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Author Topic: Upsizing without loss of quality  (Read 4969 times)

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« on: July 14, 2010, 04:20 »
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Im arguing with a guy at Mp about upsizing. He says Canon has a software that makes it possible to upsize a RAW photo almost unlimited without visible degradation.

I want that software for nikon as well ;)

Do anyone know what he may be talking about? 


« Reply #1 on: July 14, 2010, 05:19 »
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Sounds like BS to me :)  You can upsize raw files using Digital Photo Professional but there is degradation with any software, photoshop is probably just as good.

« Reply #2 on: July 14, 2010, 05:33 »
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Genuine Fractals is considered the best at upsizing but if the truth be known it is only marginally better than Photoshop (using the 10% rule, which is upsizing 10% then upsizing 10% again, etc, etc) The fact is, you just can't ask a program to add pixels and keep the quality beyond increases of ~ 50% max.

« Reply #3 on: July 14, 2010, 07:21 »
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...He says Canon has a software that makes it possible to upsize a RAW photo almost unlimited without visible degradation....

Yes, it's a fictional software programmed in the future around the year 3500. By then Canon will have developed a sensor that works analog and not digital anymore hence the possibility to upsize without quality loss.

The "native" resolution equals to a 7.000 TeraPixel image and a 128-bit color depth. One image requires 3 Petabytes in hard drive storage. Once upsized to 100 times the "original" size in order to create a banner that wraps around the world 5 times you need a hard drive that holds about 345 Zettabytes.

The estimated price will be around $7.000 (plus tax). A bargain compared to Nikon's counterpart which probably will sell for $200.000 (plus tax).
I don't know why Canon is usually cheaper than Nikon...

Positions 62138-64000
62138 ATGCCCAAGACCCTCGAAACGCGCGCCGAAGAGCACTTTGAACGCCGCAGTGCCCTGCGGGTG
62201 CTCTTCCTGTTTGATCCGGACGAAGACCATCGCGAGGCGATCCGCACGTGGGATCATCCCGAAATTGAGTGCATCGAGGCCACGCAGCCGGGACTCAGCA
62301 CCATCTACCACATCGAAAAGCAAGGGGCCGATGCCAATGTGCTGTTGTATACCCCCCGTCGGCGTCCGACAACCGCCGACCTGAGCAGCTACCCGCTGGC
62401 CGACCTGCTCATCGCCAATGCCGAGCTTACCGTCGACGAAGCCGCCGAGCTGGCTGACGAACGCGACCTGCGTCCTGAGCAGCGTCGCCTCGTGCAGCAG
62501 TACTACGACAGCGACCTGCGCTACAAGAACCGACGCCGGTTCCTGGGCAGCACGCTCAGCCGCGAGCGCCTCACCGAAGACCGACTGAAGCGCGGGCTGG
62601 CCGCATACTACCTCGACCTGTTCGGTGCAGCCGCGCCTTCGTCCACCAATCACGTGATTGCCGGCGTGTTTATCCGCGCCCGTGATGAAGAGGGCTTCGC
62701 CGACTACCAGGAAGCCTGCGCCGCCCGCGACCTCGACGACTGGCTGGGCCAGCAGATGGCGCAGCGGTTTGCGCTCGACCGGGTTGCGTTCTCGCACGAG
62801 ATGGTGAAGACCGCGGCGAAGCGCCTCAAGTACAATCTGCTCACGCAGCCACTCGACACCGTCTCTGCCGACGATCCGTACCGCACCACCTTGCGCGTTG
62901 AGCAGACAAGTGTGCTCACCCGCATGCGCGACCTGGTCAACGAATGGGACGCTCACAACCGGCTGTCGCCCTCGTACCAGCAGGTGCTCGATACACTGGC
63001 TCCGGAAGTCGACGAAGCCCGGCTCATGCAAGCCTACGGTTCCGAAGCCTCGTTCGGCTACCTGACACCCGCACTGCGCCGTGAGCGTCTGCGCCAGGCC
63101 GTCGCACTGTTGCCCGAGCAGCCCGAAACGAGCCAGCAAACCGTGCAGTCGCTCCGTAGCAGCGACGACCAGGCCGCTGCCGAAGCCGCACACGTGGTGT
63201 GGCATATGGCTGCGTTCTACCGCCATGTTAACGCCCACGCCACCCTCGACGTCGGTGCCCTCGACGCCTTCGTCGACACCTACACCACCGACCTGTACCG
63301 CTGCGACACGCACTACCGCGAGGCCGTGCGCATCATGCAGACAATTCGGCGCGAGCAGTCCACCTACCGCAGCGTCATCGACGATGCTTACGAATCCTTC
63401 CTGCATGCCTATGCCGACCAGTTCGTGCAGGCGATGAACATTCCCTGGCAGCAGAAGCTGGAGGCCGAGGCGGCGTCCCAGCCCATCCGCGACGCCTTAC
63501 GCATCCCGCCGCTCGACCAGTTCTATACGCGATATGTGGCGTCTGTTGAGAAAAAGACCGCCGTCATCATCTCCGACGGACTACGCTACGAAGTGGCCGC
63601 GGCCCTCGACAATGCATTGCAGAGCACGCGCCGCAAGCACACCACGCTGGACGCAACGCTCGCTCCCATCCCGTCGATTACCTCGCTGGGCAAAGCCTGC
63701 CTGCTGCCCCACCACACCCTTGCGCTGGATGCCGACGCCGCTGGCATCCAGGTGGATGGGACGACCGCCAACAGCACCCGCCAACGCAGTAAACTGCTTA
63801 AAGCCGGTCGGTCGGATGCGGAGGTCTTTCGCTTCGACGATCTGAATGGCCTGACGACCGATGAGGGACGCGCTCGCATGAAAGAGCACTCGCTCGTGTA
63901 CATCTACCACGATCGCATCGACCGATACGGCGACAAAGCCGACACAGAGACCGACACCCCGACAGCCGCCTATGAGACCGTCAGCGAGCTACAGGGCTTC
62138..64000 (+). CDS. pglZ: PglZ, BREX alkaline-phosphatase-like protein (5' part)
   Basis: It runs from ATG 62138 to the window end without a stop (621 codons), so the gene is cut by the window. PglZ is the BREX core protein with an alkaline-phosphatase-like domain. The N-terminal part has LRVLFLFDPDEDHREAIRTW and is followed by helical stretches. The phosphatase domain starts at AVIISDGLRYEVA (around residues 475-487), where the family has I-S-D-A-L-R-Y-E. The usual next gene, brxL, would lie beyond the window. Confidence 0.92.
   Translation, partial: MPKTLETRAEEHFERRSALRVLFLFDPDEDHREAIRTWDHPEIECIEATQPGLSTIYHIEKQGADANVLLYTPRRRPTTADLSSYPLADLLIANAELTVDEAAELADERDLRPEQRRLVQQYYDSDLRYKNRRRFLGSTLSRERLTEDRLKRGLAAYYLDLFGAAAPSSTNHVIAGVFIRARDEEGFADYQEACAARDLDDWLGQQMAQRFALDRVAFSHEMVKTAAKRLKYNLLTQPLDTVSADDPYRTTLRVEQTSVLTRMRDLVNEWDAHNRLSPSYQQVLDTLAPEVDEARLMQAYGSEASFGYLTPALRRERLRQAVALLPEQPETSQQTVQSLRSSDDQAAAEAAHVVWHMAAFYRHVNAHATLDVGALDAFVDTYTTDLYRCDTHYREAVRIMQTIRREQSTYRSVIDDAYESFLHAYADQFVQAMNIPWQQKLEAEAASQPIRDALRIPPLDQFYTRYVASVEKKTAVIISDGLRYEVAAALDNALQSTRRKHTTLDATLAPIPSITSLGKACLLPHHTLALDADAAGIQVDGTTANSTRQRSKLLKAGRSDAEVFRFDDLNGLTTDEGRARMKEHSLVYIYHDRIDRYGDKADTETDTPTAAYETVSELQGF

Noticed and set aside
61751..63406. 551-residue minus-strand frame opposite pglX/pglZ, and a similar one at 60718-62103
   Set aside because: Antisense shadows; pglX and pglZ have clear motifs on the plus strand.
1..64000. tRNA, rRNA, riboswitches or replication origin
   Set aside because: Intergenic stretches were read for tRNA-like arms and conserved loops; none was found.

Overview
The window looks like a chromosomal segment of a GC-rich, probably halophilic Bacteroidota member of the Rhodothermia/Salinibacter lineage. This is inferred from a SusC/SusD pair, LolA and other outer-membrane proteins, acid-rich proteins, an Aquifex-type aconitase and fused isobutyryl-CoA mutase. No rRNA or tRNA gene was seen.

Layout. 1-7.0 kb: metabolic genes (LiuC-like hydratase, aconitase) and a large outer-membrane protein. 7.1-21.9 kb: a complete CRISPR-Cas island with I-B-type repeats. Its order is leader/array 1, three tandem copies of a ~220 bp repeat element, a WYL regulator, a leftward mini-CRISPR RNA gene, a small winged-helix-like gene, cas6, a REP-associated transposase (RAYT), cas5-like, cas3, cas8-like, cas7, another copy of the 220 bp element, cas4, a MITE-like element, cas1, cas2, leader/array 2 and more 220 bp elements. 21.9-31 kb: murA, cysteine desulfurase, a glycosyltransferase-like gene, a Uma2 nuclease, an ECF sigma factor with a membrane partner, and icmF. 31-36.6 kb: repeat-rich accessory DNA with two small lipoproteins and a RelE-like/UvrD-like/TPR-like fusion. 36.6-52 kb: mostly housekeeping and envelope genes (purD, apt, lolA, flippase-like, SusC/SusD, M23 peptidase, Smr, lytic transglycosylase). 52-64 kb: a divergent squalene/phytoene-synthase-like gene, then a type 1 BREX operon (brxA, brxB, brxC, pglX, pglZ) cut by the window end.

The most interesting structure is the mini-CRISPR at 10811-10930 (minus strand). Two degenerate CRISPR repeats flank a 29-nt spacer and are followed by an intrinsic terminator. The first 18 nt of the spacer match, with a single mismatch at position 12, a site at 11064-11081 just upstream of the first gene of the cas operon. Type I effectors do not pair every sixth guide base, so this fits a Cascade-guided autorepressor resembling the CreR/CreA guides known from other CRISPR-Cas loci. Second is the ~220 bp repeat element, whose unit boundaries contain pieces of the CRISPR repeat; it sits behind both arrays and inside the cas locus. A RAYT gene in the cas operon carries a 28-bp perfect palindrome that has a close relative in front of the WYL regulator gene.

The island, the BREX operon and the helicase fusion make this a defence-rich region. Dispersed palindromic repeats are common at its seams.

P.S. If the guy IS right, send me a PM with the name of the software company - I hope they have some shares left because then I won't have to do microstock anymore for a living.

microstockphoto.co.uk

« Reply #4 on: July 14, 2010, 09:05 »
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almost unlimited?

nice! then I can shoot a single picture of the world and from them zoom in and crop and upsize and create all the future pictures in my port
« Last Edit: July 14, 2010, 09:08 by microstockphoto.co.uk »

« Reply #5 on: July 14, 2010, 09:08 »
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almost unlimited?

nice! then I can shoot a single picture of the world and from them zoom in and crop and upsize and create all the future pictures in my port

Yeah you can easily put Google Earth/Maps out of business that way! Awesome idea.

« Reply #6 on: July 14, 2010, 09:37 »
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almost unlimited?

nice! then I can shoot a single picture of the world and from them zoom in and crop and upsize and create all the future pictures in my port

Ha ha, Slightly exaggerated maybe...

Quote " The guy"

" But taken in RAW then developed in tiff or tga it would be zoomable up to 500 time before noticeable degredation and I cant for the world figgure out why you would zoom that much and to what use."

500 times ???  Even if he means 500% its quite a lot...

microstockphoto.co.uk

« Reply #7 on: July 14, 2010, 09:56 »
0
almost unlimited?

nice! then I can shoot a single picture of the world and from them zoom in and crop and upsize and create all the future pictures in my port

Ha ha, Slightly exaggerated maybe...

Quote " The guy"

" But taken in RAW then developed in tiff or tga it would be zoomable up to 500 time before noticeable degredation and I cant for the world figgure out why you would zoom that much and to what use."

500 times ???  Even if he means 500% its quite a lot...

hope he means 500% - even in that case, it depends on the kind of image: some photos with smooth gradients upsize well with special 'fractal' algorithms, while others with lots of detail result in ugly artifacts.

« Reply #8 on: July 14, 2010, 10:08 »
0
almost unlimited?

nice! then I can shoot a single picture of the world and from them zoom in and crop and upsize and create all the future pictures in my port

Ha ha, Slightly exaggerated maybe...

Quote " The guy"

" But taken in RAW then developed in tiff or tga it would be zoomable up to 500 time before noticeable degredation and I cant for the world figgure out why you would zoom that much and to what use."

500 times ???  Even if he means 500% its quite a lot...

He is talking out of his butt. I'm sure he is not referring to an image that is just one big gradient. Therefore he has no clue what he is talking about.


 

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